Rising pressures on water will see people pay more for less, says EA chair

People walk across the dry cracked earth at Baitings Reservoir in Ripponden, West Yorkshire (PA)
People walk across the dry cracked earth at Baitings Reservoir in Ripponden, West Yorkshire (PA) People walk across the dry cracked earth at Baitings Reservoir in Ripponden, West Yorkshire (PA)

People will have to pay more for water while using less of it as climate change and a higher population will increase demand in future, the chair of the Environment Agency (EA) has said.

London and the South East are predicted to face the greatest stress – an area which has received just 22% of its long-term average rainfall in the first two weeks of June, new figures show.

The Government wants to reduce the amount of water people use each day from 144 litres on average to 110 by 2050, as England will need an additional four billion litres a day by that time to meet demand.

Ministers also want water companies to cut leakage by half. Currently, 20% of the public water supply is lost this way.

EA chair Alan Lovell said the four billion-litre gap can be filled by building new infrastructure, reducing leakages and cutting demand.

Rainfall stats June
Rainfall stats June (PA graphics) (PA Graphics/PA Wire)

Speaking at the launch of an implementation plan into restoring England’s chalk streams, he said: “I never fail to talk about reducing demand, I think that this is a very important area in all sorts of ways.

“Obviously, we need it to avoid people running out of water, but there are also very significant other advantages.

“Less capital for the reservoirs means more money can be put into clean-up, including less abstraction from rivers and less pressure on wastewater systems, all of which will help.

“But we’re very conscious that we are going to be asking consumers both to be paying more and using less at the same time. That takes us straight to the issue of trust in the sector. And I am banging on to water companies all the time about the need for that.”

He also said his agency has stopped 131 million litres a day being abstracted from chalk streams – which are globally unique ecosystems that exist almost entirely in the south and east of England – and that the EA will be “strict” on water companies who want to source their water from aquifers feeding into them.

One chalk stream in Cambridgeshire is already running very low, the BBC has reported, with little rain having fallen in the last three weeks.

More than a dozen organisations – made up of conservationists, Government agencies and water companies – have agreed to work together to restore chalk streams and their ecosystems.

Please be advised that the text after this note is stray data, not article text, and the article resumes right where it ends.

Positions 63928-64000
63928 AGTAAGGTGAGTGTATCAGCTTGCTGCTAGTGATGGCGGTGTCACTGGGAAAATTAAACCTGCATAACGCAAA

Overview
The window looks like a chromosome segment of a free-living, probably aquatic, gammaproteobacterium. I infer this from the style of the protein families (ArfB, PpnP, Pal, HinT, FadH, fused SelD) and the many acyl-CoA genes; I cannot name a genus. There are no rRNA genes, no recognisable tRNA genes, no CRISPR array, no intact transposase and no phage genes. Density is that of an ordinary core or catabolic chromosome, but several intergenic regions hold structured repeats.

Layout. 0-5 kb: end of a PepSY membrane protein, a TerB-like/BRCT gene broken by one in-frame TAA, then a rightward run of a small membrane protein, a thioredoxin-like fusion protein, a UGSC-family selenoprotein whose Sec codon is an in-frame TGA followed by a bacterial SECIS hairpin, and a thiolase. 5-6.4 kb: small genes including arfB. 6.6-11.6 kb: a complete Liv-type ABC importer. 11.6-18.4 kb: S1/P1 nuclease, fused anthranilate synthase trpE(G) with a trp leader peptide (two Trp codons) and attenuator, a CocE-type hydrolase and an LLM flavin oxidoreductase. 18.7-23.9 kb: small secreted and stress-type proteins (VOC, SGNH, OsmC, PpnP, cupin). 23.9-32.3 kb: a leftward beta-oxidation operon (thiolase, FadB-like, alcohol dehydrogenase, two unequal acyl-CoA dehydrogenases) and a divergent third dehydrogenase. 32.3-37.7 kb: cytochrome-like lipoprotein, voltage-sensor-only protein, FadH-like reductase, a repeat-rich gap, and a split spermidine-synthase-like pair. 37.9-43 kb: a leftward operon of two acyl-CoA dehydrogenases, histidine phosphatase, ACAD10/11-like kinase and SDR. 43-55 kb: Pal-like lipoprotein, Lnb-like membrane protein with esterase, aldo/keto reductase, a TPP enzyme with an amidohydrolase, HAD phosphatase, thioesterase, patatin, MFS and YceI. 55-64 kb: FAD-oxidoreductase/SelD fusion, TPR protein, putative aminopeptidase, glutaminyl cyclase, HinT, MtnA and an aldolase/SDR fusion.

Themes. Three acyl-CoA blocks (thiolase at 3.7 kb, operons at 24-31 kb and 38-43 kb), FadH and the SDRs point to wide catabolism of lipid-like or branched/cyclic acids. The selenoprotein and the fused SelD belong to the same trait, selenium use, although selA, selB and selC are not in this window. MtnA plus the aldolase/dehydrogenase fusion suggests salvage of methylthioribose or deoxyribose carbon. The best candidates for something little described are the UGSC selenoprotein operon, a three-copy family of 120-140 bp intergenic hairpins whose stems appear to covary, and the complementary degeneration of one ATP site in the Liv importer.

They have launched a multi-year implementation plan that will take decades to complete but which aims at reducing pollution from sewage and agriculture as well as the amount of water taken through abstraction.

Speaking alongside Mr Lovell, chair of the CaBA chalk stream restoration group Charles Rangeley-Wilson, water minister Rebecca Pow and chair of Natural England Tony Juniper said stopping water companies from abstracting at the beginning of a heatwave will not have much impact and stressed the need for long-term solutions.

Mr Juniper said: “As we lead into these very dry conditions, just a moment of reflection about the changes that have occurred in the landscape over the last century or so, during the course of which we have lost 90% of our wetlands.

“So what we’ve been doing is deliberately desiccating the landscape, for good reasons, in some cases, in terms of food production, but looking into the challenges that are now coming in terms of climate change and the volatility in the water cycle both drought and also flooding, we might wish to look at replenishing large areas of wetland in order to be able to cope with these extremes.”

Mr Rangeley-Wilson, who wore a T-shirt saying “more water, less poo, better habitat”, told an audience made up of conservationists, public officials and water company representatives, that progress in chalk stream restoration has been “achingly slow” and “adversarial” but that organisations must learn to cooperate for their work to succeed.

He said: “We need to think more about solutions than arguments. This requires dialogue, collaboration, and reciprocal understanding of the other point of view.

“Recognition on the one hand, that water is a vital resource for society and that we just can’t turn off the taps, and on the other hand that taking water from the environment in the convenient, somewhat careless way we have has now a completely unacceptable impact on the natural world.”